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Mike Gallo: "My father told me guitar players are a dime a dozen, but it’s harder for a band to find a good bass player"

Mike Gallo: "I don’t think the bass should have more than four strings! But that’s just me"
(Image credit: Future)

"My dad is a musician and my mother was as well, so I grew up listening to music from an early age. You could say it’s in my blood. Bands like Black Sabbath and early Metallica inspired me to play guitar and be in a band. 

"My father gave me the best advice ever: when I told him I wanted to learn to play the guitar, he said that guitar players are a dime a dozen, but it’s harder for a band to find a good bass player.

"He took me to Sam Ash in New York and bought me a Squier P-Bass – I believe it was around $200, and it was a great first instrument to start off with. It was a struggle at first to learn to play, and I didn’t get serious until I was older. It was getting into hardcore and punk that inspired me to really pick the bass up and be in a band.

"I’m pretty much self-taught for the most part. I took lessons for a month and hated it. The teacher turned me off playing music because all he wanted to do was teach me scales. I asked him to show me some riffs and he told me I wasn’t ready for that. 

"He just had no idea how to try and make it fun, so I was bored and didn’t pick up my bass again until after high school. I would just put on some of my favourite bands and try to follow them. Thank God for punk rock and hardcore!

As I got older, I really got into Motown, though; I just loved how the bass really drove the music

"My biggest influences are Geezer Butler, Cliff Burton, Steve Harris and John Entwistle; no-one did it better than them for this style of music. As I got older, I really got into Motown, though; I just loved how the bass really drove the music. You can actually sing those basslines. James Jamerson played bass on most of those songs; he was an incredible force that really made those songs so memorable."

"I can play with my fingers a bit, but I don’t bother with it. Playing with a pick is my thing; it’s what works best for me for the music I’m playing, so I don’t waste any time trying to play other styles that I know other people can play better. I’d rather focus on what I do and try to do it the best I can.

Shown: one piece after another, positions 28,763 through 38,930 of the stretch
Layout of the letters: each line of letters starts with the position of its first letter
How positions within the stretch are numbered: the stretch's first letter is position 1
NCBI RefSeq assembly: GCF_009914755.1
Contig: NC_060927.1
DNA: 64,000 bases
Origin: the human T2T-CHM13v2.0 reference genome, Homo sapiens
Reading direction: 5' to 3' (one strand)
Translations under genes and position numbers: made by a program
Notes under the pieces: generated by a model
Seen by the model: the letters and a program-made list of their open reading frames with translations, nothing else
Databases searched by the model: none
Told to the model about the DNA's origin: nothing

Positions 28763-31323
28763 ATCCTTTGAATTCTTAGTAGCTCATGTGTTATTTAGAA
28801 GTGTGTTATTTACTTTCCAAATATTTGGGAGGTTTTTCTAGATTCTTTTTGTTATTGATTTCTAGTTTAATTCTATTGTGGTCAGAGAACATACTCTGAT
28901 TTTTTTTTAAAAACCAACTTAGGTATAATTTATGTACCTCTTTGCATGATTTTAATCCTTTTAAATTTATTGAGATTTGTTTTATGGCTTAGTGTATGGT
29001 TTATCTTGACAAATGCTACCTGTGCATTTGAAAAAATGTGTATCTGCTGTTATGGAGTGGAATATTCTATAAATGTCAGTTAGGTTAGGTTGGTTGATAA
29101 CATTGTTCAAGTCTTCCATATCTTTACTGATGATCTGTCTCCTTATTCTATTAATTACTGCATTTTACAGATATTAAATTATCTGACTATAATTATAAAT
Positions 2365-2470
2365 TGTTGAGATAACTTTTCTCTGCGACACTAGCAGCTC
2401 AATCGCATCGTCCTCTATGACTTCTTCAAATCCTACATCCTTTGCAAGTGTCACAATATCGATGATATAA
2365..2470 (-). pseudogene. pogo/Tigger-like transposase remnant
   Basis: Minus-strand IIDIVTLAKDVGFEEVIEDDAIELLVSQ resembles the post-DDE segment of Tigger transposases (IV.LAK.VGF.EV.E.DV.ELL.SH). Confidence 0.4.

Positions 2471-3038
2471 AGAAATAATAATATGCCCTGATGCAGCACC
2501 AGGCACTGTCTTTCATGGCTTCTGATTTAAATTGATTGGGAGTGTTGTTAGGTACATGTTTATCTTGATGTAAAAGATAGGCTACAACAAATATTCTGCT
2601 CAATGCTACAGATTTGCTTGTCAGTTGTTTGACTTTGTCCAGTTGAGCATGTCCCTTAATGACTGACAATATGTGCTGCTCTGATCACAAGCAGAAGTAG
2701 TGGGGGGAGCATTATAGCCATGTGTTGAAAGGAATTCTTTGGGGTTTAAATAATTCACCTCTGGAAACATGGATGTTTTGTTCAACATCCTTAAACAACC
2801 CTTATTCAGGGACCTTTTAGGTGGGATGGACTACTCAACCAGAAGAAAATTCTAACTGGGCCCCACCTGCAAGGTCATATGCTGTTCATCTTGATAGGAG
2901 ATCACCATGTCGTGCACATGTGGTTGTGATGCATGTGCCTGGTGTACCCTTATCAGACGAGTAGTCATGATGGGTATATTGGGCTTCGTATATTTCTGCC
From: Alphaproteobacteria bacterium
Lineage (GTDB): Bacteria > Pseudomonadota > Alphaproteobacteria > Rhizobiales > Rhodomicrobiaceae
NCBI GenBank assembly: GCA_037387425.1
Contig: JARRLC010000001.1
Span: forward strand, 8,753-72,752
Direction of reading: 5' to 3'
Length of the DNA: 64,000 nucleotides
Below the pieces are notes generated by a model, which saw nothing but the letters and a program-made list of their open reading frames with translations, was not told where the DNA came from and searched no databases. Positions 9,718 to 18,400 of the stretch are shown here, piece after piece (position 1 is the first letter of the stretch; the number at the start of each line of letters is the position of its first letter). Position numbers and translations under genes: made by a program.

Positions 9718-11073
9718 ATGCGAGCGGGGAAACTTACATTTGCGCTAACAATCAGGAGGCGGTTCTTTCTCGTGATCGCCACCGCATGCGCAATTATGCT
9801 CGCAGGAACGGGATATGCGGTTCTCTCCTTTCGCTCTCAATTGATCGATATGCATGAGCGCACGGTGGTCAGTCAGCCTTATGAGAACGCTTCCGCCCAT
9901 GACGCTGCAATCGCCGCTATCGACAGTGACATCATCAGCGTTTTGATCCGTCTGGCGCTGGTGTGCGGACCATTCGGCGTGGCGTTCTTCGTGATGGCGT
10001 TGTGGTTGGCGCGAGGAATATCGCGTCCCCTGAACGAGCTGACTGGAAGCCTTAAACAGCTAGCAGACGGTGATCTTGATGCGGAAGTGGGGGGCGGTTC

"I don’t really listen to music where there is five- or six-string bass being played... In fact, I don’t think the bass should have more than four strings, haha! But that’s just me. Of course, there is music that calls for it, but it’s just not my thing.

"I’m coming up to my 19th anniversary of being with Agnostic Front; it’s insane how fast that went by. I think the song ‘Public Assistance’ off the 1986 Cause For Alarm album has to be one of my favourite Agnostic Front songs to play on bass. It’s such a wild ride from start to finish: very thrashy, fast and aggressive. 

"It was a challenge learning it, but I feel like I mastered it and put my own stamp on it. For sure, it’s the most fun to play besides the new ones we just wrote. A lot of it has that thrashy style to it that I so enjoy playing.

"We have a lot going on besides the release of the new record, Get Loud! We have The Godfathers Of Hardcore film by Ian McFarland, which is the story of [vocalist] Roger and [guitarist] Vinnie’s life and how they kept the band together all these years. We’re on the road non-stop too, so there’s no time to rest. 

"When we’re not touring, I’m busy doing my artwork, and that has been really successful. You can see my stuff on Instagram. I don’t think I’ll ever stop playing music, and I also don’t think the band will ever stop either, at least, not until we’re physically unable to continue. Until then, there’s no stopping us."

  • Agnostic Front's Get Loud! is out now on Nuclear Blast.